Best Practices: Designing for Laser Cutting

Save time and money by following these guidelines when designing laser-cut parts.

Computer Numerical Control laser cutting is a versatile tool capable of creating intricate designs and features in various materials.

As with any process, understanding the nuances of CNC laser cutting can significantly impact the design and final result. This article presents valuable design tips for laser-cut parts, aiming to enhance your knowledge and improve the outcome of your laser cutting projects.

Overview of CNC Laser Cutting

CNC laser cutting is a subtractive manufacturing technology that utilizes a high-power laser beam to cut flat-sheet materials.

The process begins by designing a digital program in a CAD/CAM system that directs the laser cutter. This design file, typically a DXF or DWG file, outlines the desired shapes and dimensions of the parts to. The laser cutter, guided by the CNC system, then uses a concentrated beam of light to melt, burn, or vaporize the material along the programmed path.

The result is a clean, smooth, and accurate cut that can accommodate complex shapes and small holes, all with minimal waste.

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Laser Cutting Design Tips

1. Use the thinnest sheet possible. On average, material cost represents 37% of the cost of sheet laser cut parts. This percentage is larger for simple geometries. Calculating the minimum thickness that can withhold the load saves you money.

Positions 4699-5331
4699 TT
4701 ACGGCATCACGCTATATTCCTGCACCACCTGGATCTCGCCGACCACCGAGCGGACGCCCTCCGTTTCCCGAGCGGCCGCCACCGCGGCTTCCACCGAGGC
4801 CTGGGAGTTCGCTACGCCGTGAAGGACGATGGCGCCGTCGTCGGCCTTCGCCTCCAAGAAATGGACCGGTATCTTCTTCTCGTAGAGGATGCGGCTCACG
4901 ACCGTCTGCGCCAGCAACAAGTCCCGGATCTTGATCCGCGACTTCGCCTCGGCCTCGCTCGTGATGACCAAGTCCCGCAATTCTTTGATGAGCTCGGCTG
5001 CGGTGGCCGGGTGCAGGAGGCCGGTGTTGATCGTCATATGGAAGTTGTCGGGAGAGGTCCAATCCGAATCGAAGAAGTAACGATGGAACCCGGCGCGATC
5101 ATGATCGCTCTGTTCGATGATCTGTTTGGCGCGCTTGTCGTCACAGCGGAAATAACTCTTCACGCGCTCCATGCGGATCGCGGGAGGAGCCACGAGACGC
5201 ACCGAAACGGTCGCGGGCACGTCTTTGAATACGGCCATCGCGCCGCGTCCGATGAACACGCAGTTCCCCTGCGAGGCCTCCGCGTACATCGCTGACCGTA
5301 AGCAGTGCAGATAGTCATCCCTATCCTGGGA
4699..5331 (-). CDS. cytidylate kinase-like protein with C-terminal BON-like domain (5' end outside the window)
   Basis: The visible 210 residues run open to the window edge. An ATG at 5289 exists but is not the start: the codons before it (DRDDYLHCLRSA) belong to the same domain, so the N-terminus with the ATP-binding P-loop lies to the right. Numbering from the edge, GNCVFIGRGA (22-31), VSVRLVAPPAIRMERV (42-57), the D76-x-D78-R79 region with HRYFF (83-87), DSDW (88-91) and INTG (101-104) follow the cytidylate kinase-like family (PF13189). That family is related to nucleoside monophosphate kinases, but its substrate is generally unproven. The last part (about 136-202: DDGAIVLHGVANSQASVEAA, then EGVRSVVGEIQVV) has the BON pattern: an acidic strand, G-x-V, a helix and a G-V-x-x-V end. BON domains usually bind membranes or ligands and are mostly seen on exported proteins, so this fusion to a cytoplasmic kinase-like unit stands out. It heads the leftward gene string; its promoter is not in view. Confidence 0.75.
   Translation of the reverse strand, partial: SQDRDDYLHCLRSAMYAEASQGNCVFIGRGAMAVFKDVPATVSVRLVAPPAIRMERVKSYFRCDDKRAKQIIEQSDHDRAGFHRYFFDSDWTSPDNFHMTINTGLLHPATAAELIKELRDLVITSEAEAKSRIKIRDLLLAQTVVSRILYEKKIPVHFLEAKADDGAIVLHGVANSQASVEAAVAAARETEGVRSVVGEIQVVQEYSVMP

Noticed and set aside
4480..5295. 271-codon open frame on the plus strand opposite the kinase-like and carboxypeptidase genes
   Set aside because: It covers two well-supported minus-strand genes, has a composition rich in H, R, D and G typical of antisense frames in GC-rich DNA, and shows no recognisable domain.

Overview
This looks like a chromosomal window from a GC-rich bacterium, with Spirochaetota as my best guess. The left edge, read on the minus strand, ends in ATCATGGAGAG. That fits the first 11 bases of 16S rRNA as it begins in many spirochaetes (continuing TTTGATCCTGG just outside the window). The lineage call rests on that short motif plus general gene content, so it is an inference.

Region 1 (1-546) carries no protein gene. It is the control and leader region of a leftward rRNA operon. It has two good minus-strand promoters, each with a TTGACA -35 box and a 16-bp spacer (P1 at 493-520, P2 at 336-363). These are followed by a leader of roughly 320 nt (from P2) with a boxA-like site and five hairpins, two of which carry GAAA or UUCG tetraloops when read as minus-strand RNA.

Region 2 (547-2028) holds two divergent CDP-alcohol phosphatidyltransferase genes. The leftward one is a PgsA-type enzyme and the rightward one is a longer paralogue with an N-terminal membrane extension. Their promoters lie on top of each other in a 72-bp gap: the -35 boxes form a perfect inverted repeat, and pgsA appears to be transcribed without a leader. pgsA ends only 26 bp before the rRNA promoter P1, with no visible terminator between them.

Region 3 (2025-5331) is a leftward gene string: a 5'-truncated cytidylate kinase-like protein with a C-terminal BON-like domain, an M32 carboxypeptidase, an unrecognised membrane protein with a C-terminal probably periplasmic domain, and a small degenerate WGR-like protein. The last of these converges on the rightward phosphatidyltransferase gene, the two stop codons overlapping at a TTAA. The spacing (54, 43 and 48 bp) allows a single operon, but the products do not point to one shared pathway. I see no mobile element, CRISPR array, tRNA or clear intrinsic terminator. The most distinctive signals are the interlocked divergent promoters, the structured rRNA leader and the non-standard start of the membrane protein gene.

2. The flatness of the sheets partly depends on the raw material. Your part will require a rework if the flatness is more than 0.1mm (per meter).

3. Brushing will be more cost-efficient than chamfering. Chamfering requires handwork or a complex setup on the machine. For that reason, brushing is the best post-processing method for deburring.

4. Avoid sharp internal corners. Add a hole at the corner of each sharp angle. It allows the stress to be distributed across the hole instead of at one edge point.

5. Expect distortions at bent parts. The distortion will be more visible in thick sheets. 

6. Keep a distance between the hole and the bending edge. The minimum distance from the edge of a hole to the adjacent edge of the blank should be at least stock thickness, but preferably it should be 1/2 to 2 times that.

7. Avoid some distortion by designing a window. Add a nonfunctional window at the bent corner if the distance from the hole to the edge is lower than recommended.

8. Expect misalignment before bending. Several alternatives can be considered:

  • Drill the holes after forming. This is more expensive but provides excellent alignment.
  • Use broad tolerances on the holes, or make one a slot, i.e., allow for misalignment if the function of the part permits.
  • Include a pilot hole in the bottom of the U bend. This hole is located over a pin in the pad of the forming die that will consistently position the blank.

The thickness of the control stock is another requirement if your part needs close alignment. Although the material of close thickness tolerance commands a premium price, the extra cost may be more than offset by the savings realized by not having to perform the second operation.